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Jahi Mcmath And The Legal Battle Around Brain Death

Usually, I use this column to answer questions.  Today, I will discuss…

 

PG&E Customers May See Fee Hike In Light Of North Bay Fires

This week’s column expands on last week’s discussion of the implications of…

 

What CalFire reports mean to those impacted by North Bay fires

This week’s question comes from Alexis in Napa county, who writes: Q:…

 

4 Frugal Living Tips You Should Try This Year

Frugal living has been gaining interest in the past few years. More…

Safe Swimming Expanded With State Law

Summer is upon us and each year it’s important to revisit safety…

Legislation reduces risks of e-scooters

Today’s column continues where last week’s left off regarding legal responsibility for…

Hoverboard Laws May Apply to Renegade E-Scooters

  This week’s question comes from Tricia P. in South of Market,…

Landlord liability in cases of danger, injury

This week’s question was first posted in December 2015. It comes from Kimmie L., who asks:  Q: Wet weather recently has caused the steps and stairs at my apartment entrance to be slippery. I fell and ended up at the emergency room. Is my landlord responsible?  A: Hi, Kimmie. I hope you are healing quickly. Injuries and hospital trips are often traumatic events. Unfortunately, you are not the only one dealing with those issues, and you’ve asked a very important question.  The Bay Area has been blessed with some much-needed rain. However, with the rain, there comes potential slipping hazards from the accumulation of water on improperly constructed or maintained surfaces. Some property owners, including apartment owners, do not take the sometimes costly but necessary steps to maintain the property safely, allowing rainwater to accumulate on stairs and entrance ways. When a property becomes unsafe because of the poor design, construction or maintenance, and an injury occurs, it is referred to as a Premise Liability case.  To answer your question, a property owner can be held responsible for premises liability cases if the following conditions are met:  • The responsible party must have owned, occupied and/or controlled the property upon which the injured person was harmed.  • When a landlord that owns an apartment building where a person falls, this element is likely met.  • The owner was negligent in the use or maintenance of the property.  • This is a complicated element that would require analysis of whether the condition was known, should have been known, how long it was apparent and how costly it would be to fix it.  • The owner’s negligence was a substantial factor in causing the harm.  Accidents are often the result of multiple causes, and sometimes people aren’t as vigilant as they could be in keeping an eye on their footing or wearing appropriate footwear. Sometimes there are also other unrelated factors at play. This element anticipates this fact and does not require that the landlord’s negligence be the only cause, but only that it be a “substantial factor” in causing the accident.  Importantly, landowners must use reasonable care to discover any unsafe conditions and to repair, replace or give adequate warning of anything that could be reasonably expected to harm others. They can even be held negligent if they fail to use reasonable care to discover unsafe conditions on the property and to repair, replace or give adequate warnings of anything that could reasonably be expected to harm others. …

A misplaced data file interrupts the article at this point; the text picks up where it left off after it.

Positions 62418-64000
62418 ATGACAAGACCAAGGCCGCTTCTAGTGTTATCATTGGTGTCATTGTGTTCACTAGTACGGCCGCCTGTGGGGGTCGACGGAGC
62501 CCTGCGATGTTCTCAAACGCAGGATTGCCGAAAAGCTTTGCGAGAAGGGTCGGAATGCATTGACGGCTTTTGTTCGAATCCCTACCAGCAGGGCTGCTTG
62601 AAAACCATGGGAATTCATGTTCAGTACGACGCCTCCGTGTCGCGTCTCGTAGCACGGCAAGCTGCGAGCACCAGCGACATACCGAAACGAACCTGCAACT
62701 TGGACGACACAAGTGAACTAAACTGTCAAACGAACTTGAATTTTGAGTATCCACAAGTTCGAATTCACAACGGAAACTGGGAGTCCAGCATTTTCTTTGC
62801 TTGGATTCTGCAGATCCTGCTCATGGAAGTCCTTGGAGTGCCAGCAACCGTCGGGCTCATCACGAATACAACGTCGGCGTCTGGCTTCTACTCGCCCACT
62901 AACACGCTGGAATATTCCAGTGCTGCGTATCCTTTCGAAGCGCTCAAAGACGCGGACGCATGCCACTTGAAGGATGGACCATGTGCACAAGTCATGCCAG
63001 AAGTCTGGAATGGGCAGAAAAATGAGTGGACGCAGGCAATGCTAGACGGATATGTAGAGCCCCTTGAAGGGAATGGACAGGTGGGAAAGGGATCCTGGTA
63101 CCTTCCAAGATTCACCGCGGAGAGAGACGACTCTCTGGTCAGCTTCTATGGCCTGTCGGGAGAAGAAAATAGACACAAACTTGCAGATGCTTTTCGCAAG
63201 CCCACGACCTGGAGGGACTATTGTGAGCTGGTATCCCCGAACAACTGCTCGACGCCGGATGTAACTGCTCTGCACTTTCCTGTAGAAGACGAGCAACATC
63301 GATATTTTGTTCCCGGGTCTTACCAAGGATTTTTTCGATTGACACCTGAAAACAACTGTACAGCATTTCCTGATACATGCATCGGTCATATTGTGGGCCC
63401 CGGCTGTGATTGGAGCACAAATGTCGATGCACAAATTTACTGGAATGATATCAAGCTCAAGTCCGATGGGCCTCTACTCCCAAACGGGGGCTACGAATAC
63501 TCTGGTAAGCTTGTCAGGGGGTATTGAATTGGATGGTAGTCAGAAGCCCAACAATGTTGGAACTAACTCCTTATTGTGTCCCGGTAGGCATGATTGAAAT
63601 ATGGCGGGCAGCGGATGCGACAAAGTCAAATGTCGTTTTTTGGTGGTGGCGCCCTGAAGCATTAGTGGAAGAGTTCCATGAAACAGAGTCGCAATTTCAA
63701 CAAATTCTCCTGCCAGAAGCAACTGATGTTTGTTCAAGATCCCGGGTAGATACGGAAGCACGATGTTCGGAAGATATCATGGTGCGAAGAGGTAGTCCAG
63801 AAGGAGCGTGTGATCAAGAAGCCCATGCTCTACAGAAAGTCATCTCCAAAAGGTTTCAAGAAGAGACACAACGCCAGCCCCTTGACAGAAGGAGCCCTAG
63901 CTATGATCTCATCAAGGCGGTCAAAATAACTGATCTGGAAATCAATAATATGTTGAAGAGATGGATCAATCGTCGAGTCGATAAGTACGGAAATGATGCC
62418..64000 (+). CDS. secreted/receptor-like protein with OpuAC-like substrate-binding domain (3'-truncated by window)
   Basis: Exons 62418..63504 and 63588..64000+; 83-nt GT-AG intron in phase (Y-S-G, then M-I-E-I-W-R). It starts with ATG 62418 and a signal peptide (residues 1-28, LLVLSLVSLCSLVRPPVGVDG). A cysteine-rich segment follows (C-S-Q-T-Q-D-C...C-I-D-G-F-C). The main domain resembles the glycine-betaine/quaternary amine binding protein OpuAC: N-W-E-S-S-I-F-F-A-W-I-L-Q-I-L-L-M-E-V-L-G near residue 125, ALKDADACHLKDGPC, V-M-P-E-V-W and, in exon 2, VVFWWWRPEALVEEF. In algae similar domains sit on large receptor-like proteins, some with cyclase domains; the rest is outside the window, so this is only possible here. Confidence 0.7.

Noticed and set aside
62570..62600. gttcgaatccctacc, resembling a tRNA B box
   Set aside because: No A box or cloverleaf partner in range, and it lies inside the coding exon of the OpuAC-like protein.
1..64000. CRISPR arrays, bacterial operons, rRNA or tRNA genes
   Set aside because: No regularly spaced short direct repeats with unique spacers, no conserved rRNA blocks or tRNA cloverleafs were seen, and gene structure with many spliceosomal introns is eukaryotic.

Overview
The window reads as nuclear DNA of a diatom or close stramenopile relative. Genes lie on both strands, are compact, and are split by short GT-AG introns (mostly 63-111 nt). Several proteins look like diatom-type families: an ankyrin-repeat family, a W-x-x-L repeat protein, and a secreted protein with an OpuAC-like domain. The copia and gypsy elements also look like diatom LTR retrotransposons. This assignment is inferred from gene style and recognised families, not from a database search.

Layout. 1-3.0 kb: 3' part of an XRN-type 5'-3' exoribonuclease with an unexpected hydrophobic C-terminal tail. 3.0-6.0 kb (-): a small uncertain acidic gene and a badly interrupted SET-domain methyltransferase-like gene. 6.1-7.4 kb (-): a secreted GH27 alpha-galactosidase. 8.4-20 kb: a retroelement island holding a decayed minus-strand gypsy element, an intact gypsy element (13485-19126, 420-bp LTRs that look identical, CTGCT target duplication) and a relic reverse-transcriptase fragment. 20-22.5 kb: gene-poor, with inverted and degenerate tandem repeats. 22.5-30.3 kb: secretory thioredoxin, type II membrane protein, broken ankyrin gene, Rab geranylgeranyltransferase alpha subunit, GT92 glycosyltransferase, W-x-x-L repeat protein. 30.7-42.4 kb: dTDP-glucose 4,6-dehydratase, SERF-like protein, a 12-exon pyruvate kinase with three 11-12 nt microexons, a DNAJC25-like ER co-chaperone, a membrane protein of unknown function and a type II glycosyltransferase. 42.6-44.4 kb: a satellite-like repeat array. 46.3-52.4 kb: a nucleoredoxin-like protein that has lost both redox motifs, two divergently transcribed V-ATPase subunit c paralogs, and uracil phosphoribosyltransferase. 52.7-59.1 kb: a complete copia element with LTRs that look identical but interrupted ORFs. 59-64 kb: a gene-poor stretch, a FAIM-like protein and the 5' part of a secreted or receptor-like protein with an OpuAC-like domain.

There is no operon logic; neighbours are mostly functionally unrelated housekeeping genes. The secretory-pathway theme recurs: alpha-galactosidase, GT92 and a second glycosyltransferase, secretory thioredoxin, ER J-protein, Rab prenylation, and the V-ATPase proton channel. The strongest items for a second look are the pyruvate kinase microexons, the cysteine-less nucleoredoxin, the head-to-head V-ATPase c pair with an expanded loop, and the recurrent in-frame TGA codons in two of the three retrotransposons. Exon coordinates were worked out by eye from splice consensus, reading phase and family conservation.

Employee Protections Against Wrongful Termination

This week’s question comes from Kate, who asks: Q: “I have a…

Making the most of the initiative process

This week’s question comes from PZ, who asks: Q: “I discovered that…